Krystal's Tips for Keychain Collectors


Exactly when Playmobil® began to produce keychain versions of their figures is not easy to pinpoint, but they have been around since before klickies with moving hands and moulded faces were created.

It is often difficult to determine the exact age of a vintage keychain. As with regular Playmobil® figures, the imprint on the underside of the foot is not a clear date indicator, because the moulds used to create these figures were re-used for many years following their initial production. The most logical way to work out a rough manufacturing date is by comparing the figures to those found in early Playmobil® sets.

The bags which keychains are sold in have also undergone slight design changes over the years. Since at least the early 1990s, they have been packaged in specially printed bags. One vintage keychain I obtained came sealed in a plain, slightly age-worn, plastic bag with some parts still unassembled.

Mouse over to enlarge.


Playmobil®'s Direct Service (DS) department sometimes run promotions where they offer free keychains to buyers placing an order for their toys. Other times they can be ordered through the DS at a set price - according to some vintage German DS catalogues I own, this was also the case as far back as the 1980s.

Another reliable source for new keychains are the Playmobil® FunParks which are located in many countries, worldwide. Some of the keychains they sell are identical to items which were previously offered through the DS, but occasionally they make available exclusives, such as their mascot pirate "Rico," who has the FunPark logo printed on his back.

I have also heard of occasions where keychains have been purchased from toy stores in Germany and the US, but it is unclear how widespread this type of distribution is. These little guys sure do cover some miles... according to a reliable source, a few British bobby keychains once even made it as far as a toyshop in Albuquerque, New Mexico!


There have occasionally been home-produced keychains offered for sale at online auctions, so it is not wise to assume that every single one is genuine. Thankfully, most sellers are usually honest enough to state any doubts they may have about authenticity in their descriptions, but some may not even be aware they are selling an unofficial product if they have obtained it second-hand. And if they are not collectors, themselves, they may not appreciate that this detail may be of significance to the buyer.

One thing I have noticed is that the chains and ring attachments used have varied over the years. Many of my older keychains have a chunkier chain with a large ring and flip-opening catch. I find this common factor is a good indicator of authenticity when combined with the age of the item.

Mouse over to enlarge.

It is difficult to tell if a keychain is factory-made just by looking at a photograph of the loose (unbagged) article. Although it was common-place at one time, Playmobil® appear to have stopped printing their logo on the back of the keychain figures, again making verification a little less easy for collectors.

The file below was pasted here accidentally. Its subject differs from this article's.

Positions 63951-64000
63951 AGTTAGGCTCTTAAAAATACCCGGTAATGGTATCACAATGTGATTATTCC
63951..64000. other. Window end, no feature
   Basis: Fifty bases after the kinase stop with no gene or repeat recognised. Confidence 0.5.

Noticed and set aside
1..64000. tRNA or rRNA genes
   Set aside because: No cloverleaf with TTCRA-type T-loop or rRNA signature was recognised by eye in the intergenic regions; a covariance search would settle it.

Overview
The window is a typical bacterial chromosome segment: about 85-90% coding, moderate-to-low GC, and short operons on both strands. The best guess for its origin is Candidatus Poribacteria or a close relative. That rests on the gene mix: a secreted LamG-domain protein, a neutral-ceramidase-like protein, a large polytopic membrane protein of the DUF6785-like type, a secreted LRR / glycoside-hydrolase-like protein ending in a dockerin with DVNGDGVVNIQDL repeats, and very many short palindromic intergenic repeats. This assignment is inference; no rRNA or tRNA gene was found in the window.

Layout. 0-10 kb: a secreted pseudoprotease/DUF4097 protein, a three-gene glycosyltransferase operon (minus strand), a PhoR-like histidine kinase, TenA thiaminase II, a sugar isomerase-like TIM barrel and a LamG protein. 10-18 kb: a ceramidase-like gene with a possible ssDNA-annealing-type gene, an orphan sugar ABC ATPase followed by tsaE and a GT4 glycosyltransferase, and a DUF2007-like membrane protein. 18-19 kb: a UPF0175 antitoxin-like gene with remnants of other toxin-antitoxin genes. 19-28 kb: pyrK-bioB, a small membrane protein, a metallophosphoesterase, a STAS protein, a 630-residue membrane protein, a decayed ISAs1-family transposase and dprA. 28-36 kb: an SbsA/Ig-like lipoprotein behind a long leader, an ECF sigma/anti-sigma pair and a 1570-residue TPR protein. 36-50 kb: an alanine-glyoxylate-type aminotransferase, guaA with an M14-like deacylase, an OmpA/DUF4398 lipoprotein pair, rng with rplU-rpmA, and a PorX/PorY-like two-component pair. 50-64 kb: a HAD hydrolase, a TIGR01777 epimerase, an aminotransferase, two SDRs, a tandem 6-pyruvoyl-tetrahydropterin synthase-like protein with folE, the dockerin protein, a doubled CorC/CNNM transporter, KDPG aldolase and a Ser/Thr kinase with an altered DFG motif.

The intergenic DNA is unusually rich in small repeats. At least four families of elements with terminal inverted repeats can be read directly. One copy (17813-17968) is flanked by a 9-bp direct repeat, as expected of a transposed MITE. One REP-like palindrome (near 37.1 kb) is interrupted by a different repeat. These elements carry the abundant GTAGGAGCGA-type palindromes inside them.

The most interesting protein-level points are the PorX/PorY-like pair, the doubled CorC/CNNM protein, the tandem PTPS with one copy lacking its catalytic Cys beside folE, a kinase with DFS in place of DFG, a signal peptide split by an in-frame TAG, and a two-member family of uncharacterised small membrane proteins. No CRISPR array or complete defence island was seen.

Promotional Items

In addition to selling keychains to the mass market, Playmobil® have co-operated with other companies by supplying them with promotional figures bearing individualised imprints. Sometimes these are duplicates of previously produced figures or keychains, such as the Siemens knight where the only difference is the type printed on the back. Other times they are completely new figures, specifically customised to match corporate identities, logos, or other criteria.

This Maltese knight sold by a museum in Mdina is a good example of an historically influenced promo figure. The image taken from the museum flyer shows the basis for this figure's design.

Mouse over to enlarge.

Market Variations

There have been variations between keychains produced for the German market as opposed to those for the export countries. The most common example of this is the uniform colours and writing on the tabards of past police figures.

Mouse over to enlarge.

It's quite possible that the Greek company, Lyra, which was granted a license to produce Playmobil® in the late 1970s, also manufactured keychains. These can be indentified by the LYRA imprint on the underside of the foot. I have only found two examples of Lyra keychain figures, and the chains on both of these have links which are much different in style to the rest of my collection.

Mouse over to enlarge.

Another difference between some figures is the presence or absence of the Playmobil® logo on the back. Strangely enough, I have come across identical keychains where the only difference between them was one bore the logo while the other did not. Likewise, I've noticed variations in eye-colour between otherwise identical child keychains, black as opposed to the more commonly used brown.


Being unable to refer to a comprehensive catalogue which lists every Playmobil® keychain ever produced means that it is impossible for the average collector to know exactly how many different ones are out there. This might seem like a disadvantage, but for an avid collector, it can be rather exciting knowing that there might still be at least one more different keychain out there, somewhere, just waiting to be discovered.

The really old keychains are getting hard to find; because of this, they usually fetch very high prices when they occasionally pop up in eBay listings. My advice to anyone else who hopes to accomplish a "complete" collection is to simply forget it and go find something else to collect.